In 2011, it was difficult to go more than one week without hearing from a new tech startup that built the latest iPhone or Android app, or that launched the newest and best way to create, manage, and measure your social media profiles. Add to that on demand television and music, and data mining, and you’ve got a pretty well-rounded look at the landscape of tech startups in 2012 and beyond.
For companies building solutions like those mentioned above, it doesn’t take much money or even that much time to launch and start proof of concept. Long gone are the days spent perfecting pitches for investors, venture capitalists, or even crowdfunding partners (although, startups that get funded during seed-stage have been shown to be more successful).
Instead, the whole product is developed, produced, and marketed before investment money is even needed. These affordable, just-in-time products and services are exactly what have shaped the recent past of the tech startup age.
But can it really sustain the future of these companies?
Learning What Works – Two Keys to Success
Sometimes – often times – startup founders are just too close to their own company’s success to actually realize it. Because outside funding is not necessarily needed for so many small tech firms, founders are not given the opportunity – or the mandate – to learn how to grow a business from the ground up from people who have been there and done that.
Key 1: Mentorship
As the author in a recent Harvard Business Review blog post pointed out, there is much more to startup success than technology itself. “Though we enjoy writing about dropout tech legends, most times their success is catalyzed by others — they came up with the ideas and the investors provided the leadership and the non-tech factors (such as pricing models, branding, and promotions, among others) that propelled them to stardom.”
It takes more than a solution, no matter how awesome the solution is, to create success for a company. Mentors can often help startup founders see the forest for the trees, because it’s both normal and expected for startup founders to become consumed with their technology, and to tune out the other critical business factors.
In fact, mentorship is often cited as a huge propeller of success for tech startups. Companies like Y Combinator – a business incubator that provides seed funding for tech startup hopefuls – exist solely to prepare startups for success. According to their website, Y Combinator has funded over 300 startups since 2005. Among them? Such uber-success story companies as Scribd, Wufoo, and Posterous.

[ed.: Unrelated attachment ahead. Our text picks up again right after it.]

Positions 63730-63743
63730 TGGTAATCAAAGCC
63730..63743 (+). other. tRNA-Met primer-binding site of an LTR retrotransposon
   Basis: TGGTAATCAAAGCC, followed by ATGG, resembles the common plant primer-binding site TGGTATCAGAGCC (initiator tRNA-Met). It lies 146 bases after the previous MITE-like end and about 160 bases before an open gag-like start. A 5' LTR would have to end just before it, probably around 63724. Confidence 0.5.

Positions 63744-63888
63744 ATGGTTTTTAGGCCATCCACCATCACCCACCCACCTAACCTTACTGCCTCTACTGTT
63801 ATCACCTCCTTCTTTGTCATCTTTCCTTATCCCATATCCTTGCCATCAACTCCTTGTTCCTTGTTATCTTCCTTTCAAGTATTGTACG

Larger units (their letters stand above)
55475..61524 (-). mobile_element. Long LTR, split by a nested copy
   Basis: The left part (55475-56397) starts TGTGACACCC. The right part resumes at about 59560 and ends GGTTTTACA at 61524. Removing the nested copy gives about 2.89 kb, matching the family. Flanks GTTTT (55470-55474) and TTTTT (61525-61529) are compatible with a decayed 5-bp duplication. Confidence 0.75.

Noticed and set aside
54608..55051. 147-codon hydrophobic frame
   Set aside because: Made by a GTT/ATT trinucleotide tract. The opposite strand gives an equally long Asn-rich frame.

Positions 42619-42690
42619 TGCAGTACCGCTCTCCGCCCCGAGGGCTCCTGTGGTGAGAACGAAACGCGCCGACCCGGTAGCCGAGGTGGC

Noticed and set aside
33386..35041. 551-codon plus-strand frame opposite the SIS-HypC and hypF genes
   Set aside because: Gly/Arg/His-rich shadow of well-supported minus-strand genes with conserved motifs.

Key 2: Long-Term Vision
One of the side benefits of mentorship is the old adage that two heads are better than one. And sometimes, another person can help tech startup founders – who often go it totally alone – with long-term vision and planning. An article published on yespartners.com suggested that recent statistic evidence shows venture capitalists are more likely to fund companies in areas with high human capital – such as New York. “Experts think that top talent can be a silver bullet for many of the problems that ail a startup, such as a disorganized long-term vision.”
With no long-term vision, these companies are like annual flowering plants with shallow roots. They are easily trampled, victims of bad weather, and die every year, only to be replaced by others just like them.
After all, that’s where the money is, anyway – in the long-term vision. Big investors don’t plan to waste any more time or money in cool ideas that don’t get very far. It’s one thing to create an app or service that is very cool and that all of your friends would pay $1 for. It’s quite another thing to turn that money into profit.
Rest Assured, There is a Future for Tech Startups
No matter what the failure rate is for tech startups, there is no reason for anyone with an excellent idea to not pursue it. Not only is there money to be made, but there are great technological innovations waiting in idea stage for someone with creativity, intelligence, and passion to bring them to life.
There’s no reason for tech startups with promising products and services to go unnoticed anymore, with all of the many resources for leadership, planning, financial support, and programs to bring great minds together to build and sustain profitable companies. The future of tech startups is indeed very bright. All they need are a few helping hands.
This guest post is written by Lior Levin, a marketing consultant for the Tel Aviv University’s department of ma in security, and who also consults for a neon sign store that provides custom neon signs.